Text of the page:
Saturday, December 10, 2011

Olympus ousted CEO to visit Japan, seeks new board

TOKYO, Dec 10 (Reuters) - Olympus Corp's ousted CEO, Michael Woodford, will travel to Japan on Tuesday seeking support from shareholders and investors for a new management to lead the firm after a $1.7 billion accounting fraud.

Woodford will arrive in Japan on Tuesday evening and leave on Friday morning, an assistant in Tokyo said in an e-mail.

His visit comes as Olympus prepares to issue its earnings before a deadline Wednesday in order to avoid being delisted by the Tokyo Stock Exchange.

Even if it met the deadline, the 92-year-old maker of endoscopes and cameras could still be dumped from the exchange if its accounting misstatements were large enough.

The board, slammed in an independent report on the accounting scandal roiling the company, has said it plans to stay in place for the time being.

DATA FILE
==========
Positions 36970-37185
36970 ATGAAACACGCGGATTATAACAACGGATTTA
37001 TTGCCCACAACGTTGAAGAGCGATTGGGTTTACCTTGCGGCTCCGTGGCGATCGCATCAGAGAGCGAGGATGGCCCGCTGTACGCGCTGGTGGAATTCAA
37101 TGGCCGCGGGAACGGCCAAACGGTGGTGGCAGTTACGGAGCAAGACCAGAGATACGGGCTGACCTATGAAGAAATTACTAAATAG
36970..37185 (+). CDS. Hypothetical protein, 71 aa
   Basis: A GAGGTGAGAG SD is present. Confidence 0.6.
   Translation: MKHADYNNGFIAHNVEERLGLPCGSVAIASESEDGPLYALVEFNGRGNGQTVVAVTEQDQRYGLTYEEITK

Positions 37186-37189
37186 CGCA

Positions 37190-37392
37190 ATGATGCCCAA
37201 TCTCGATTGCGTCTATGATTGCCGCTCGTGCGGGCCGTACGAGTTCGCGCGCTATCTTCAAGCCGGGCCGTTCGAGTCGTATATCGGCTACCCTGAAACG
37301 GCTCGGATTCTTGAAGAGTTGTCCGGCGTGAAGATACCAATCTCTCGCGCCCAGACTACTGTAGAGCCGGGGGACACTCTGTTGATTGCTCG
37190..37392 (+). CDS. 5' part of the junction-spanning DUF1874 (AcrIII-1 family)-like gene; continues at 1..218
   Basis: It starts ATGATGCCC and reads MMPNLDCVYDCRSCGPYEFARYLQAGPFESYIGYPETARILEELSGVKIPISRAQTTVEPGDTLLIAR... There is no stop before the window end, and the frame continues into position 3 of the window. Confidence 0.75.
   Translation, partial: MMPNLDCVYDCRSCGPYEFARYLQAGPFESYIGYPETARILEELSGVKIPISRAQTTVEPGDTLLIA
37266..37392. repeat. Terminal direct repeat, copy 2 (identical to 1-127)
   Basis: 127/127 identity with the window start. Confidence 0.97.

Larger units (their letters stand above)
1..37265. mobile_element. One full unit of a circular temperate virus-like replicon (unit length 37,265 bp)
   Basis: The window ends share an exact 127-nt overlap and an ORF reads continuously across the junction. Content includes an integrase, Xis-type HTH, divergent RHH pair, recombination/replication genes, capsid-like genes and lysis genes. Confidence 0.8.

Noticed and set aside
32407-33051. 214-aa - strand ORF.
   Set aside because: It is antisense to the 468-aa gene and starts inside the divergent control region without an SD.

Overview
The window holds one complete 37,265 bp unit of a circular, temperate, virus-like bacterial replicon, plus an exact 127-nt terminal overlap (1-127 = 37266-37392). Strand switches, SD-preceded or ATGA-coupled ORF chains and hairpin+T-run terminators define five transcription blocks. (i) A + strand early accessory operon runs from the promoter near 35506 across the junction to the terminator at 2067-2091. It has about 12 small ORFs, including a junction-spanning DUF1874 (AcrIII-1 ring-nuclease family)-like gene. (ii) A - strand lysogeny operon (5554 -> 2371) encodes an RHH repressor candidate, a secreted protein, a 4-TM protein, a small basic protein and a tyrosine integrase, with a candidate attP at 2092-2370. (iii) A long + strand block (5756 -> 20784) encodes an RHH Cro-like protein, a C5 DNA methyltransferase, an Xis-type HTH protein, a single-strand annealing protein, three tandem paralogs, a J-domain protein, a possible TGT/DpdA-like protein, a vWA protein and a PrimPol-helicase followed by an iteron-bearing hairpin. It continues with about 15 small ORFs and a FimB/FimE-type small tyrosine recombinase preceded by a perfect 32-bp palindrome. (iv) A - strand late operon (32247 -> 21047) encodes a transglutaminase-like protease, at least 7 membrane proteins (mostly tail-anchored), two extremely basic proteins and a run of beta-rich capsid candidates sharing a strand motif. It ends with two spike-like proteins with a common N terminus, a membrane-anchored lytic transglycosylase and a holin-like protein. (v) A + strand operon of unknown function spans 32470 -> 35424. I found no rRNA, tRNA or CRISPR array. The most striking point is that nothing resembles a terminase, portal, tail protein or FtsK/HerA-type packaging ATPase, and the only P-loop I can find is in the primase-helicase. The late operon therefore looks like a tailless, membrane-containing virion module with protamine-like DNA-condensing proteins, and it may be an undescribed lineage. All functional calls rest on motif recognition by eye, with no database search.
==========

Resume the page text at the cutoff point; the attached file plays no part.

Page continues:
Woodford will also meet candidates for any new board, the Yomiuri reported earlier. Nearly all the current directors served during Olympus's 13-year cover-up of investment losses.

Japanese prosectors, jointly with police and securities watchdog, have decided to raid homes of potential suspects and offices linked to the Olympus accounting scandal next week, media reported on Saturday.

Prosecutors' investigation is expected to cover a total of more than 10 locations, including the main office of the camera maker, Jiji news agency said.

Prosecutors are also planning to conduct hearing of former president Tsuyoshi Kikukawa, who told the independent investment panel set up by Olympus last month that he has only learned about the scandal recently, Jiji said.

Olympus has seen its existence threatened by the scandal, in which senior executives cooked the books in a $1.7 billion scheme to hide investment losses. Olympus shares have lost about half their value since Woodford blew the whistle on the accounting problems.

The independent panel made up of six legal and accounting experts, described the management as rotten to the core.

In order to remove them, Woodford will need the support of most shareholders, including Japanese stock holders, who have yet to voice support for the former president.

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